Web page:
Add fruit to your salads to enjoy their goodness with a sprinkle of cinnamon, it tastes better and reduces sugar spikes . | Photo by Jo Sonn on Unsplash
Add fruit to your salads to enjoy their goodness with a sprinkle of cinnamon, it tastes better and reduces sugar spikes . Add nuts like walnuts and almonds to complement your fruit snack. you can also add flaxseeds to balance the glycemic load in the body. (IANS/ MBI)
Keywords: Diabetics, Apples, Star fruit, Pear, Melons, Kiwi fruit
By Nimerta C Sharan
Your monthly round up of the latest lifestyle launches, from luxury indulgences to artisanal creations, here's what you can look forward to :
Exciting news for all handbag lovers, luxury fashion house Louis Vuitton recently launched their limited edition handbags 'Artycapucines - Chapter 3'. Six internationally -- acclaimed artists have transformed the black canvas of the timeless Capucines bag into beautiful art pieces. Each bag will be available in a limited edition of 200 and will be released worldwide at the end of October 2021.
Exciting news for all handbag lovers, luxury fashion house Louis Vuitton recently launched their limited edition handbags. | Photo by Erik Mclean on Unsplash
Add To Cart
Looking for a quick festive fashion fix for you and your loved ones? E-commerce giant AJIO has announced it's hottest fashion sale starting September 30, 2021. The shopping platform has roped in stylista Sonam Kapoor as the face of the sale that will offer more than 2500 brands at discounted prices.
E-commerce giant AJIO has announced it's hottest fashion sale starting September 30, 2021. | Photo by Mitchell Luo on Unsplash
The country's leading design house, Good Earth, in collaboration with textile designer Madeline Weinrib will present its collection of 'butah' motif dinnerware and home textiles at the Metropolitan Museum of Arts, New York. The 'Heirloom Project' that honours diverse Islamic design techniques will display curated products from across the globe.
The 'Heirloom Project' that honours diverse Islamic design techniques will display curated products from across the globe. | Photo by Jean Vella on Unsplash
Sweet dreams are made of this! Iconic French patisserie Laduree has opened its first Indian outpost at Delhi's upscale Khan Market. Spread over three floors, the bakery currently has twelve macaron flavours, their signature pastries and tea cakes and other brunch and high-tea items on the menu. Bon appetit.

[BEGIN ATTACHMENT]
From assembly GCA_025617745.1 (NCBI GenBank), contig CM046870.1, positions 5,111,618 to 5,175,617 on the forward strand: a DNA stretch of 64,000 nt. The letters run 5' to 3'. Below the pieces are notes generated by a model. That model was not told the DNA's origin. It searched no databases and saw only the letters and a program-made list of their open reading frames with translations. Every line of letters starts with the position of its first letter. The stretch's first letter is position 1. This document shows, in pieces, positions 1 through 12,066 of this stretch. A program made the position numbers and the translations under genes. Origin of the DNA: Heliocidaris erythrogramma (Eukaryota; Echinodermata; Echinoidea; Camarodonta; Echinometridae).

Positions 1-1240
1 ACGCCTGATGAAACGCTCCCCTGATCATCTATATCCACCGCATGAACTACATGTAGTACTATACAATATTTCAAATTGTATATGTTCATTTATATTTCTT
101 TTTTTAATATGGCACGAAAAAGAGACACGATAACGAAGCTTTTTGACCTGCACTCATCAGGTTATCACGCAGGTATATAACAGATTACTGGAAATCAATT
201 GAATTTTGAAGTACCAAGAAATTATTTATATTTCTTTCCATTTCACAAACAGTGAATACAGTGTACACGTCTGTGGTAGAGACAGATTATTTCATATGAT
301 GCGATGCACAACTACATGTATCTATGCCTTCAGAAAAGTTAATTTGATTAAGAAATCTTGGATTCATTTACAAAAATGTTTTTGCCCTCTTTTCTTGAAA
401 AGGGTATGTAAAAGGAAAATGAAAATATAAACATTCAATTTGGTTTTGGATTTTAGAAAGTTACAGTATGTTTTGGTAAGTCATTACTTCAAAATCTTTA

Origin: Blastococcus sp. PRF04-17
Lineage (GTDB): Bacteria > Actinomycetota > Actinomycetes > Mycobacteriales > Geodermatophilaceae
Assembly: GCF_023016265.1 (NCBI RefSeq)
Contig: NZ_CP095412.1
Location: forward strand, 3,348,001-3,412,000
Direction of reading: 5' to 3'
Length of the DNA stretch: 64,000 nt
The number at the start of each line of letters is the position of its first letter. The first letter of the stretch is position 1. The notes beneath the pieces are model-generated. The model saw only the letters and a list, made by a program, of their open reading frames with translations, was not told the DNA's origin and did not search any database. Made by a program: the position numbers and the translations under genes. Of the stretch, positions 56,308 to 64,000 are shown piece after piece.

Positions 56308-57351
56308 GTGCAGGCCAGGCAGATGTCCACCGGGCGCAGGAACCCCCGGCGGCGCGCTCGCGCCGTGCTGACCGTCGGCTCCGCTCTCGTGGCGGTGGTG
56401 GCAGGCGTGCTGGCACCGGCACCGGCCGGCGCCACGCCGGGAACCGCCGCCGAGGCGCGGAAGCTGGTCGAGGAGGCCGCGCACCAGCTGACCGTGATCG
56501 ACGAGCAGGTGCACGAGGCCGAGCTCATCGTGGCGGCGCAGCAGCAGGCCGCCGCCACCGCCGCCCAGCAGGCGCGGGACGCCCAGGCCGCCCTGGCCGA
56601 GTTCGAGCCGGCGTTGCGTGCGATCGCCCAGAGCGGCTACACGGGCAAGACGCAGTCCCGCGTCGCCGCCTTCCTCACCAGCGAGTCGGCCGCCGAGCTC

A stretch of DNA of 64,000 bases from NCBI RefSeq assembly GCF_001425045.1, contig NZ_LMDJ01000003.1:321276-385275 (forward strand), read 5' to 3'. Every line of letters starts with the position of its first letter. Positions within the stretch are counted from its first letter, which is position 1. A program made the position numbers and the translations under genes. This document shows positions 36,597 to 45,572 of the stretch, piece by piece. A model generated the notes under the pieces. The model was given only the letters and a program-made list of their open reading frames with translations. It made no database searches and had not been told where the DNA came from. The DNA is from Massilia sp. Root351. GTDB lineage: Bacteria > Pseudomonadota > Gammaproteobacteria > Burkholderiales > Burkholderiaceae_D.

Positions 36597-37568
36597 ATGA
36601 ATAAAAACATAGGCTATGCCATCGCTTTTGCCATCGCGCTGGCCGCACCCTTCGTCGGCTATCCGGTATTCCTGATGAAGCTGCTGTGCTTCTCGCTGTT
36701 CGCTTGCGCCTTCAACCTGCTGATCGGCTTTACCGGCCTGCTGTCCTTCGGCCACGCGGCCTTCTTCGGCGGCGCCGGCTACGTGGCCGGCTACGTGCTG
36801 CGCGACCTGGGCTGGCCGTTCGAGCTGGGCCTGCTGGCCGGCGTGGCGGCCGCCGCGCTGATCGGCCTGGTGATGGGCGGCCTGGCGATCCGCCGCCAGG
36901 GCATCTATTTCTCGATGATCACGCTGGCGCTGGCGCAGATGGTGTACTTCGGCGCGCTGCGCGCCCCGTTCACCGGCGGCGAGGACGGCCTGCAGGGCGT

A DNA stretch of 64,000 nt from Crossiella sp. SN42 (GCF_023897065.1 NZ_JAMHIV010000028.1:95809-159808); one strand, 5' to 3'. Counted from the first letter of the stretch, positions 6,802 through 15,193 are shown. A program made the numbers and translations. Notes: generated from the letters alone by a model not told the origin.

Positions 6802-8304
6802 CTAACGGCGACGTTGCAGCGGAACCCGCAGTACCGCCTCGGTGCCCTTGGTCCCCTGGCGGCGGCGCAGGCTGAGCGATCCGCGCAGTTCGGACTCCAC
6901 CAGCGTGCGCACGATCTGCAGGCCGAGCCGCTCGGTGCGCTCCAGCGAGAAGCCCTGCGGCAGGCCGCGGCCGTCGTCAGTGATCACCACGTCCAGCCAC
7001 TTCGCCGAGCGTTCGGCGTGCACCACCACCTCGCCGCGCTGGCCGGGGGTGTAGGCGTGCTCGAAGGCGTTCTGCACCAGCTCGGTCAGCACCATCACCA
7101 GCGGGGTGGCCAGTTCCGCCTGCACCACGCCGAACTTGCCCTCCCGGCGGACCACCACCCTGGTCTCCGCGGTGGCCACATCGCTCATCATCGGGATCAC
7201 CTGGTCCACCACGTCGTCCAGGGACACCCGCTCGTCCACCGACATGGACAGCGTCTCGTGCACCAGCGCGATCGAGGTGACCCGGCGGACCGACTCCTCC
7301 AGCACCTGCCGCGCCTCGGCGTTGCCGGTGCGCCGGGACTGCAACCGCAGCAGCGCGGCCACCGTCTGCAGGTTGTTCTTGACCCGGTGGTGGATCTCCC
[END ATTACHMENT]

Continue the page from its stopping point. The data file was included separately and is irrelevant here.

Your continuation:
Iconic French patisserie Laduree has opened its first Indian outpost at Delhi's upscale Khan Market. | Pixabay
Bright And Beautiful
Raw Mango's latest festive edit 'Moomal' goes live on their website on September 26, 2021. Inspired by the richness and diversity of Rajasthan, the collection consists of organza and silk saris and shararas, gota lehengas and kurtas and embroidered odhnis. The colours and silhouettes are just right for the upcoming festive season. (IANS/ MBI)
Raw Mango's latest festive edit 'Moomal' goes live on their website on September 26, 2021. | Photo by Souravi Sinha on Unsplash
Keywords: Lifestle, AJIO, sale, Deepika PAdukone, saris, Motifs, artisan, art
Actress Kangana Ranaut has talked about how her weight adjustments for her latest 'Thalaivii' that "messed up many things" in her body and left her with "permanent stretch marks". For her role in the film, based on the life of late Tamil Nadu Chief Minister and former actress J. Jayalalithaa, Kangana had to gain 20kg and undergo major physical transformation several times.
She took to Instagram to share her experience, detailing that doing all that over the six months period left her with "permanent stretch marks". "Gaining 20 kgs in 6 months and loosing it all within 6 months that too in my thirties messed up many things in my bodya I also have permanent stretch marks as well but art comes to life with a price and more often than not price is the artist him/herself," she wrote.
"Thalaivii" showcases the varied aspects of Jayalalithaa's life, tracing her journey as an actress at a young age to becoming the face of Tamil cinema, as well as the rise of the revolutionary leader who changed the course of the state's politics. Talking about her upcoming works, Kangana currently has 'Dhaakad'.
She is also shooting for her next 'Tejas', where she plays a fighter pilot. The Indian Air Force was the first of the country's defence forces to induct women into combat roles in 2016. The film takes inspiration from the landmark event. 'Tejas' is directed by debutant Sarvesh Mewara. The film will be RSVP's second film which pays a tribute to the Indian military after the immensely successful film "Uri: The Surgical Strike" which was released in January 2019. (IANS/ MBI)
Keywords: Kangana Ranaut, Thalaivii, bollywood, stretc marks, actress, tamil cinema